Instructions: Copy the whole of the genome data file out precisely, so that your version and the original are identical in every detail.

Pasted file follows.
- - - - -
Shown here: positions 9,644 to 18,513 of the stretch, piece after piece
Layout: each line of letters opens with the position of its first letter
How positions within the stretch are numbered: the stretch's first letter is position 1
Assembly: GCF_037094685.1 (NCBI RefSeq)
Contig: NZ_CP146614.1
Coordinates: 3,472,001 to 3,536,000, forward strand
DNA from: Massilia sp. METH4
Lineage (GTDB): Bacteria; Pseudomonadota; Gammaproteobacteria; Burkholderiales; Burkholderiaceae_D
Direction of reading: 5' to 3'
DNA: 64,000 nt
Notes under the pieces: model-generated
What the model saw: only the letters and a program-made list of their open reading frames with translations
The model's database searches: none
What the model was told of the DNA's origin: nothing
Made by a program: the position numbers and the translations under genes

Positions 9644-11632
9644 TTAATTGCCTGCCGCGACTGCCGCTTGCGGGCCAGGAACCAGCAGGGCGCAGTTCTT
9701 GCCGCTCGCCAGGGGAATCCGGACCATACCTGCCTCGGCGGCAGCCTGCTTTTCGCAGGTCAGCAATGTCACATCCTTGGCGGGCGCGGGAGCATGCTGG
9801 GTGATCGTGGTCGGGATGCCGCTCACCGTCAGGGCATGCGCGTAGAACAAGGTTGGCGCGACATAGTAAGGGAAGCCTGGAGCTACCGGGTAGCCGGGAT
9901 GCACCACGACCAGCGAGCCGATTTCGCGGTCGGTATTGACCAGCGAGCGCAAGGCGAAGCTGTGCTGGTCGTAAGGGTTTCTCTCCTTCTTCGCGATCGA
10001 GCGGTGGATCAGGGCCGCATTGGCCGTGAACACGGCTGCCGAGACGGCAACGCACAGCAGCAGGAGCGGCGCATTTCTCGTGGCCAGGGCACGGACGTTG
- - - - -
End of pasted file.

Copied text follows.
Shown here: positions 9,644 to 18,513 of the stretch, piece after piece
Layout: each line of letters opens with the position of its first letter
How positions within the stretch are numbered: the stretch's first letter is position 1
Assembly: GCF_037094685.1 (NCBI RefSeq)
Contig: NZ_CP146614.1
Coordinates: 3,472,001 to 3,536,000, forward strand
DNA from: Massilia sp. METH4
Lineage (GTDB): Bacteria; Pseudomonadota; Gammaproteobacteria; Burkholderiales; Burkholderiaceae_D
Direction of reading: 5' to 3'
DNA: 64,000 nt
Notes under the pieces: model-generated
What the model saw: only the letters and a program-made list of their open reading frames with translations
The model's database searches: none
What the model was told of the DNA's origin: nothing
Made by a program: the position numbers and the translations under genes

Positions 9644-11632
9644 TTAATTGCCTGCCGCGACTGCCGCTTGCGGGCCAGGAACCAGCAGGGCGCAGTTCTT
9701 GCCGCTCGCCAGGGGAATCCGGACCATACCTGCCTCGGCGGCAGCCTGCTTTTCGCAGGTCAGCAATGTCACATCCTTGGCGGGCGCGGGAGCATGCTGG
9801 GTGATCGTGGTCGGGATGCCGCTCACCGTCAGGGCATGCGCGTAGAACAAGGTTGGCGCGACATAGTAAGGGAAGCCTGGAGCTACCGGGTAGCCGGGAT
9901 GCACCACGACCAGCGAGCCGATTTCGCGGTCGGTATTGACCAGCGAGCGCAAGGCGAAGCTGTGCTGGTCGTAAGGGTTTCTCTCCTTCTTCGCGATCGA
10001 GCGGTGGATCAGGGCCGCATTGGCCGTGAACACGGCTGCCGAGACGGCAACGCACAGCAGCAGGAGCGGCGCATTTCTCGTGGCCAGGGCACGGACGTTG